>equal.  If you can't afford a higher Intel processor you will find fast AMD

>processors cheaper and just as good as Intel.

>

> On 11/30/2017 12:16 PM, Governor staten wrote:

>> One thing is for sure. You need at least 6 or 8 gb of ram. Netbooks no

>> longer cut it, at all. You could possibly find some refurbished computers

>> on Amazon.

>>

>>

>> I have an Asus netbook with 4 gb of ram (not expansible), 500 gb hard

>> drive, 2.16 ghz dual-core Intel Celeron processor. Graphics and audio are

>> built-in. I need to get a new computer, as well. I'm interested in this

>> discussion for that reason.

>>

>>

>>

>> ------------------------------------------------------------------------

>>

>>

>> On 11/30/2017 11:26 AM, Deborah Armstrong wrote:

>>> ** This was also cross-posted to Cavi-discuss ***

>>> As a screen reader user, I'm finding selecting a new laptop is more

>>> difficult than ever before. I'm very curious to see what others think,

>>> so please post your thoughts.

>>> It used to be that I didn't feel I needed a super fast computer, because

>>> I wasn't editing video. And nowadays if you look at reviews of laptops,

>>> you'll see that people who edit photos, use CAD systems, create art or

>>> engage in heavy gaming need fast machines. But for those who just surf

>>> the web, read email and do some light word processing, reviewers

>>> maintain that a slower and cheaper laptop will work just fine. In fact,

>>> reviews of chromebooks are often mixed in with reviews of inexpensive

>>> Windows laptops for just that reason.

>>> In 2012 my Acer netbook (An AO-756) was the fastest ultraportable I

>>> could buy for under $500. Its processor, a 1.4GHZ Intel Celeron 877 was

>>> a dual core from the Sandy Bridge family -- the slowest one in that

>>> family, but it wasn't a much slower Atom. It had a reasonable fast 500GB

>>> hard drive. I added 8GB of RAM making it even more useful at running

>>> multiple tasks efficiently. I could use Word, Excel and Outlook without

>>> latency and of course I did a lot of web surfing. Compared to the

>>> computers at work, it was a bit slower, but like the reviewers said, it

>>> didn't matter, since I didn't do computation-heavy tasks at home.

>>> What's changed today might best be covered in this post:

>>> https://www.marcozehe.de/2017/09/29/rethinking-web-accessibility-on-windows/

>>> which discusses how screen readers access the web. Today, if I have to

>>> work with a dynamic website, my little ACER is unbearably slow, despite

>>> my having carefully maintained it so it doesn't run unnecessary

>>> background tasks, and so that Windows is regularly fully refreshed.

>>> I am convinced the problem is not so much that the PC is slow, but that

>>> the screen reader has become a palace built on a shack's foundation. It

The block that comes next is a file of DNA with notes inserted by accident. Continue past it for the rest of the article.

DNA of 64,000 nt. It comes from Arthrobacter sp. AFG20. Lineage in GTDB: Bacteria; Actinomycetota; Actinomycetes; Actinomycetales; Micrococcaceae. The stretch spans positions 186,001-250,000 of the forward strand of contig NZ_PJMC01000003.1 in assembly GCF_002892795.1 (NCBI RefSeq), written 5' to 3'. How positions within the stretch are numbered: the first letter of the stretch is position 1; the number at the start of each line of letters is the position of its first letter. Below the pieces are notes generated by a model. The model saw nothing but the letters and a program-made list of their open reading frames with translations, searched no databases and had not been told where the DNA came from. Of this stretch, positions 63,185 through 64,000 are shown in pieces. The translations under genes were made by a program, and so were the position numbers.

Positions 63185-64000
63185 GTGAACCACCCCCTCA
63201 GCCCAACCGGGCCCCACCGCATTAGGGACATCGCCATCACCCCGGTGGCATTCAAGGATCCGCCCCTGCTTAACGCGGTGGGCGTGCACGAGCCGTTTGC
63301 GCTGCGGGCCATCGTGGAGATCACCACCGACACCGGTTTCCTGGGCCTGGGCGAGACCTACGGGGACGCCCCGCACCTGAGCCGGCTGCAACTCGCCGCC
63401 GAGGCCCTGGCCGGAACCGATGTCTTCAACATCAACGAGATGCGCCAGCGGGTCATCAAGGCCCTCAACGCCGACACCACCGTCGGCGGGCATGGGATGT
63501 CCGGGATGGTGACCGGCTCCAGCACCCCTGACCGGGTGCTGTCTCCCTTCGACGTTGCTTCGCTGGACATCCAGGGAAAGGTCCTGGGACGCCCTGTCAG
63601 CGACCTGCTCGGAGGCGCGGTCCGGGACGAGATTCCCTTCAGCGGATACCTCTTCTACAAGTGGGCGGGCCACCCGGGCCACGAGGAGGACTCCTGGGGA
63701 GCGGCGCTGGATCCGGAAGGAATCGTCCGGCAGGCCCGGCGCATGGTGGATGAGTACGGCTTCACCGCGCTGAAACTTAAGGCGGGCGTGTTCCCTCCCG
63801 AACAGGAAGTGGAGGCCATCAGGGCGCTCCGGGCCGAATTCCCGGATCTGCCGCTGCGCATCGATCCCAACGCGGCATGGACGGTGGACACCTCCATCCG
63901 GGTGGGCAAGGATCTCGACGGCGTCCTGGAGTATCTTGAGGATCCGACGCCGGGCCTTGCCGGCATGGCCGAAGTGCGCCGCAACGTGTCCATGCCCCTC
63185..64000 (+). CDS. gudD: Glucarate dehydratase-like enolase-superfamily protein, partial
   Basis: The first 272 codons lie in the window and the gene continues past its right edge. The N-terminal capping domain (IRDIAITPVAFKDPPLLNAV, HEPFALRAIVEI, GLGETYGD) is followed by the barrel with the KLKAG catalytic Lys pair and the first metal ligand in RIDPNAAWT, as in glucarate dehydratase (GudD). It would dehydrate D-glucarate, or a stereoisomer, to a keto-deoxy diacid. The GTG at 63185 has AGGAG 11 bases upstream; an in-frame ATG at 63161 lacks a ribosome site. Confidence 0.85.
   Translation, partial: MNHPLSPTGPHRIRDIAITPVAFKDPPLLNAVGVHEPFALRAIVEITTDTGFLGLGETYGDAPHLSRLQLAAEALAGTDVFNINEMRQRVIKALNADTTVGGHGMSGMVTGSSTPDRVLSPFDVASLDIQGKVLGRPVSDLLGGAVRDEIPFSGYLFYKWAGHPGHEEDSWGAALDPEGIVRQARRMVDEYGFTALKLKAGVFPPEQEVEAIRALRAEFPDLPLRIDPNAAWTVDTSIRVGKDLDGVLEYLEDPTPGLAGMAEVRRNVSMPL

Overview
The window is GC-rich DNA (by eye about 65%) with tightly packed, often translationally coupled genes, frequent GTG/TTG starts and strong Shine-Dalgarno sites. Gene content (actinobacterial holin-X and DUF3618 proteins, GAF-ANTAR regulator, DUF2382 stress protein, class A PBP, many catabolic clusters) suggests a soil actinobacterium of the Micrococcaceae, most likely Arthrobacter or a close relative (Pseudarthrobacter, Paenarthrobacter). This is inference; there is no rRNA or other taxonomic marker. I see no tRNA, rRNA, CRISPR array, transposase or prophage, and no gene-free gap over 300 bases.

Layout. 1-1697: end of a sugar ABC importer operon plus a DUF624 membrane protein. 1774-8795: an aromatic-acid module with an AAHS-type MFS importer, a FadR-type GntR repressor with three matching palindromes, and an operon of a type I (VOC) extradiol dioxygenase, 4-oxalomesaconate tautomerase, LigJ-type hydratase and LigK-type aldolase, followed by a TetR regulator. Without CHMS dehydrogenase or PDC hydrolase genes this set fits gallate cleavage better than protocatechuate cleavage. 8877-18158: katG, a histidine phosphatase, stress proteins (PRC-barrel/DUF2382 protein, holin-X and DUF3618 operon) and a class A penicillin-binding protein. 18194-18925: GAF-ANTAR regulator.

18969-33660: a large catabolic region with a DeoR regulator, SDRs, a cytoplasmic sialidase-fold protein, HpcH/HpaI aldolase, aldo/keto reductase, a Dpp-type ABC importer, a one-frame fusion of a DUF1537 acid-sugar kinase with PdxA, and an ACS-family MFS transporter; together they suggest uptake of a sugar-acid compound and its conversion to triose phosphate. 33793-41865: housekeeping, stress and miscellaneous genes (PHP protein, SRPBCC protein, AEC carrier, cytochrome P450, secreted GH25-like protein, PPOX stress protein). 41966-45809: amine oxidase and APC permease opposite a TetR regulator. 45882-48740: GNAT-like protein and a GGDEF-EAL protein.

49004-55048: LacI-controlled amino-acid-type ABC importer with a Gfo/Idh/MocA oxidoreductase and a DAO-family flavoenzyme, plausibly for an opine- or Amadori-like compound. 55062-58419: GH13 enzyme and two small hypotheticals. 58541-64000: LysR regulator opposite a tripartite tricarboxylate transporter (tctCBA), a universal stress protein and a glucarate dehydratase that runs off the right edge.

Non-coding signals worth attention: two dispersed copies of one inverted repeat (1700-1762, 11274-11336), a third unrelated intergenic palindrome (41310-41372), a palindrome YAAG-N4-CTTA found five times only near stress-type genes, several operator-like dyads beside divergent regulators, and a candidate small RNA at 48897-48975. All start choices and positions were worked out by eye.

>>> needs everything it can squeeze out of the processor to handle the new,

>>> dynamic web. Seems both NVDA and JAWS fail miserably on slower

>>> processors.

>>> But if a task does not depend on a screen reader, the machine is still

>>> fairly fast. For example, when I OCR something in Kurzweil 1000, the

>>> laptop is just as fast as my much more powerful desktop computers at

>>> work. And running something like Handbrake is indeed slower on my laptop

>>> but not so slow it cannot be used. A video that takes an hour to convert

>>> on my desktop at work might take fifteen extra minutes on the laptop.

>>> Handbrake is often used as an informal benchmarking tool.

>>> But where instant responsiveness counts, my Netbook falls short. I

>>> expect to hear something when I press a key. Often, today, I don't --

>>> seems like I am always waiting for the screen reader to pull itself

>>> together and find the focus, or cope with a dynamic partial page

>>> refresh, or the next column in the spreadsheet, or read my next email in

>>> Thunderbird.

>>> The Acer actually got fractionally faster when I upgraded to Windows 10,

>>> but even so, I mostly wait after pressing a key to hear something read

>>> back to me.

>>> My work computers which run Core i7 Pentiums respond immediately, even

>>> though they are saddled with far more background tasks required by my

>>> job.

>>> So if I were to trust reviews, this claim that for the kinds of things I

>>> do at home on the laptop I don't need a very powerful machine, I'd buy

>>> something with an Atom processor, a 128GB SSD and 2GB of RAM. Clearly

>>> that would result in a machine that's even slower than my existing

>>> laptop. Plus, it would have a quarter of the storage!

>>> I guess the dilemma I'm struggling with here is how to avoid spending a

>>> fortune and still get an ultraportable that has no latency when I use a

>>> screen reader.

>>> What do others think?

>>> --Debee

>>

>

>

>

>















Rui Fontes
 

Hello!


Às 10:52 de 03/12/2017, Tyler Wood escreveu: